How it all started

The idea of ​​creating a recording studio had been in my mind for a long time. However, the lack of a faithful recording format was an obstacle. My searches led me to Merging Technology’s website, where I first became familiar with the DSD format. After the audition, I was absolutely sure that this audio format can also convey the breaths of musicians and the deep ideas of composers.
In 2019, I acquired the first Merging Horus, Sonodore microphones and started recording in cooperation with Estonian Radio sound director Priit Kuulberg.
In our work, we try to record only in live, we do not change the original dynamics or edit the recording. Our focus is on classical and jazz music, where performers must be able to play the entire piece at once.

About DSD (Direct Stream Digital)

Direct Stream Digital (DSD) is a method of capturing (sampling) an analog signal that works in a very different way
from standard PCM (Pulse Code Modulation) sampling methods.


This is the way we all know how to digitally capture and represent an
analog audio signal. The amplitude of a waveform is captured in slices
thousands of times a second. The amount of times a second the capture is made is based on the sample rate (measured in Hz). By example a 48 kHz sample rate will make an amplitude measurement 48000
times per second.Each of these measurements then has a resolution at which it is made. This is essentially the precision with which the measurement is taken (measured in bits). A 16bit measurement will have a potential of 65535 amplitude positions.
Conversely a 24bit measurement will have a potential of 16,777,216 amplitude positions, which is a huge increase, but still much less than the essentially infinite amount of potential amplitude positions in an analog audio signal.
So, no matter how you cut it, at higher frequencies, you are going to get approximations of the original sound, rather than a “true” representation of what you were trying to capture. It is the higher sample rates which are going to help minimize this fact more and more.


One of the other “problems” with PCM audio is that they all require Low Pass Filter to be implemented before the sampling is made. This is because of the “Nyquist” effect; when sampling audio digitally, if trying to capture higher and higher frequency audio, after a point there will be some audible distortion in the digital copy. This happens because when sampling a signal where the frequency is more than half of the sample rate, the signal gets misrepresented (see image).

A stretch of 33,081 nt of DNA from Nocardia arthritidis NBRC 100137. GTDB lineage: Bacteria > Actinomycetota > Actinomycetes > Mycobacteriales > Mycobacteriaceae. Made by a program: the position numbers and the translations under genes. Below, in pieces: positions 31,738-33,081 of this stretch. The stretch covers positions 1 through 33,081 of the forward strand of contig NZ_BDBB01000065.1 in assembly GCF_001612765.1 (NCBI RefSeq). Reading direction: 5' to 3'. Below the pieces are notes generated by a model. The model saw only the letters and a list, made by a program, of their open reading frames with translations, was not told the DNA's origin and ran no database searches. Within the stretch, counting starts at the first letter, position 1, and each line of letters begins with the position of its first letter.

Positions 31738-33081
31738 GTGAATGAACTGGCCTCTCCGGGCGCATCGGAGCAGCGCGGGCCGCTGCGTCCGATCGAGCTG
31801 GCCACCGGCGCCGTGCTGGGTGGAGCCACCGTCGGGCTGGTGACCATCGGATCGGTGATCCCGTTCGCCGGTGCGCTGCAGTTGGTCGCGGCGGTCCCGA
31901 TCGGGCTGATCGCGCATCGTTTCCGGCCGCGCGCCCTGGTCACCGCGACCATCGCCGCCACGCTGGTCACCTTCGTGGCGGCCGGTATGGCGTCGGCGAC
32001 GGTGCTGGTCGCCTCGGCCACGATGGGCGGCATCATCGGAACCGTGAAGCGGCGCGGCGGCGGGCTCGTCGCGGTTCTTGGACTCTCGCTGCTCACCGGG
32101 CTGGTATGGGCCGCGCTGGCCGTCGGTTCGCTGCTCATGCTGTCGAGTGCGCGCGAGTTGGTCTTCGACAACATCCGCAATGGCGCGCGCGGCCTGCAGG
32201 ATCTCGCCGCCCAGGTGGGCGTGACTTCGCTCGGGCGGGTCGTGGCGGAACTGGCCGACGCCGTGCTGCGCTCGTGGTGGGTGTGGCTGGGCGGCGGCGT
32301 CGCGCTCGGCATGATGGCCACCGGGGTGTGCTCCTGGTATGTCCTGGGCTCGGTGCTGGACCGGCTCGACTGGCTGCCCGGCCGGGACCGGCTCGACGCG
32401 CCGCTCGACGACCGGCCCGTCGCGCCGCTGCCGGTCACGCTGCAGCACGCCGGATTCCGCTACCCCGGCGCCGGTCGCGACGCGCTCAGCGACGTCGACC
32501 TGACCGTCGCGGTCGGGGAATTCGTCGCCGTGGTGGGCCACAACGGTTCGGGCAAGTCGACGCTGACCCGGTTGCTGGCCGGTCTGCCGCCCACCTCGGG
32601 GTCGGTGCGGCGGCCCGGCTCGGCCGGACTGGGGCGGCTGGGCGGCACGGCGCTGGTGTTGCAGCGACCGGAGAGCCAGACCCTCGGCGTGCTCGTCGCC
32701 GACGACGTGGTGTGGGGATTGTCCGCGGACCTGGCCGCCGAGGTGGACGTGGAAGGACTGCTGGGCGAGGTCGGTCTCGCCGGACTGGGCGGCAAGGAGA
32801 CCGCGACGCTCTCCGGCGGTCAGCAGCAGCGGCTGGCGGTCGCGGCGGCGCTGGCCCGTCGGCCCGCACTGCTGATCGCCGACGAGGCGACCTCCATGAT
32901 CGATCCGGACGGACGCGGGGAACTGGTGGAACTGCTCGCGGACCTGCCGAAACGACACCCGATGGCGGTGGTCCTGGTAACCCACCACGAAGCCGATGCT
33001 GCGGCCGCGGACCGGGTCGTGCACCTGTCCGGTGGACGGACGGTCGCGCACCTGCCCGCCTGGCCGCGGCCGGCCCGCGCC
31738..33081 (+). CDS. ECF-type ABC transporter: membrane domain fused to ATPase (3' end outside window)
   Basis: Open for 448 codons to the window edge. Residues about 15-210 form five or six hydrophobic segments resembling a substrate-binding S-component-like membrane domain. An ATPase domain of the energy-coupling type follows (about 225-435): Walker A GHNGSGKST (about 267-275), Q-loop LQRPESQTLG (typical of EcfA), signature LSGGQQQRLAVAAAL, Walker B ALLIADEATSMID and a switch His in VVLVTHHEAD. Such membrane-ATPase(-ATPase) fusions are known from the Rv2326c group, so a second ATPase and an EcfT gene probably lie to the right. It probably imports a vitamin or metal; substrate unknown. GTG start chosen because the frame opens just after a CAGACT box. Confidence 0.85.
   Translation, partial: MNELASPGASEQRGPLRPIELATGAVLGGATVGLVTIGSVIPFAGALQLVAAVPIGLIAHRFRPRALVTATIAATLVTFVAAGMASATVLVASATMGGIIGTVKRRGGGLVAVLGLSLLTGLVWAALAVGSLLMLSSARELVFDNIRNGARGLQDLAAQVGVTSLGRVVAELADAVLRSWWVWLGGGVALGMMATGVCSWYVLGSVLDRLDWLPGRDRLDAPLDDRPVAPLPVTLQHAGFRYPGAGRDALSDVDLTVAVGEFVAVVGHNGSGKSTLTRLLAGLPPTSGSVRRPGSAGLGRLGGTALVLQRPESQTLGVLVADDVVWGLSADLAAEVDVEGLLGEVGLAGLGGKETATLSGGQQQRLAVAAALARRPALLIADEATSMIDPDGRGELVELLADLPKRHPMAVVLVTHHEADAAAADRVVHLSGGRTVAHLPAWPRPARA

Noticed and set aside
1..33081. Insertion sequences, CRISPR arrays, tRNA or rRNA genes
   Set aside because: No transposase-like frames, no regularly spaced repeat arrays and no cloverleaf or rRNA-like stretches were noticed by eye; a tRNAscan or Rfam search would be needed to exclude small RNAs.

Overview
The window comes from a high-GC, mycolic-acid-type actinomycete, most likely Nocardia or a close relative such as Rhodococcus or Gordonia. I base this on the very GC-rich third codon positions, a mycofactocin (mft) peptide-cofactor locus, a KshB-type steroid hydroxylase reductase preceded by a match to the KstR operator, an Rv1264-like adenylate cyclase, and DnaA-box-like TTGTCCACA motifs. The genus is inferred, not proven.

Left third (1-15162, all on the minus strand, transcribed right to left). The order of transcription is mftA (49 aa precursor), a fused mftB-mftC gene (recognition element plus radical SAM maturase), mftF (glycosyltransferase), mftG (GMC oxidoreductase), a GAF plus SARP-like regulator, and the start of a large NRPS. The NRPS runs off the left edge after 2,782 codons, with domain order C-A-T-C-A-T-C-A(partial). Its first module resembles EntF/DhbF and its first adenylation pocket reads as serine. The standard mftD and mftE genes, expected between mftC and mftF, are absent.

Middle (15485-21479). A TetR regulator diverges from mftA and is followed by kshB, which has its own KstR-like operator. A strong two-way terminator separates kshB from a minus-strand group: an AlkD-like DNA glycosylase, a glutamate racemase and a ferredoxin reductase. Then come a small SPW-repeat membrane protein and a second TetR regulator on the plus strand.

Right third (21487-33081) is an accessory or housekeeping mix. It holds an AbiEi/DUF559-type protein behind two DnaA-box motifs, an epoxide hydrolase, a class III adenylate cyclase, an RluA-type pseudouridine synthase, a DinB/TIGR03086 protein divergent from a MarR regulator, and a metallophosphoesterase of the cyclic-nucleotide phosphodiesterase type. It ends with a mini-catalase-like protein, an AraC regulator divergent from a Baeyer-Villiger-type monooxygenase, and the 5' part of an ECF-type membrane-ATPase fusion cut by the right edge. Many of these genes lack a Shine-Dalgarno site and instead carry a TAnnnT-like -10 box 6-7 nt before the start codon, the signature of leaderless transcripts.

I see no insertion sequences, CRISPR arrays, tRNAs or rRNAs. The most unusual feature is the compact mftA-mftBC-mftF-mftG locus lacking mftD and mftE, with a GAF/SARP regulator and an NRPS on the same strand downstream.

In order to work with PCM, there must be a brick wall filter in
place to prevent the higher frequencies to reach the sample
module, otherwise there will be distorted noises in the audible
Half of 44.1 kHz (Red Book, audio CD sample rate norm) is 22.05
kHz, and this is well above the average human hearing range.
But, these ultra-sonic frequencies and harmonics are something
which the human body still “feels” and can make a sound more enjoyable and “real” if they are present.
Tonality is not the only thing that we end up hearing in a sound. We also hear ultra-fast, ultra-short noises as “transients”. These are the clicking and popping noises that help us to determine the difference between a piano key being struck and a guitar string being plucked for example. The fret noise and the sound of a fingernail clicking on the strings as it plucks are things we can easily hear in the analog world, but are at such a high frequency that they are very difficult to capture at lower digital sampling rates.

DSD is completely different from the method described above. Rather than making detailed amplitude measurements of a number of bits thousands of times a second, it simply records the change in the signals amplitude from the previous measurement in 1 bit (1 for up, 0 for down) MILLIONS of times per second.
Using a negative feedback loop, it can then extrapolate the signal from this binary data by looking at the density of 1’s versus 0’s.



Source: Pyramix manual


Field recording

Most of our recordings take place outside the studio: in churches and halls with suitable acoustics.
Field recording has the following conditions:
– all instruments are recorded at the same time, with the exception of vocals, which can be recorded separately
– the performers play the entire piece of music in one piece, it is not possible to cut and paste after the recording;
– no extraneous sounds, such as street noise, can be heard in the hall;
– the performers must be able to maintain an acoustic balance, for example the volume of the drums cannot be dominant.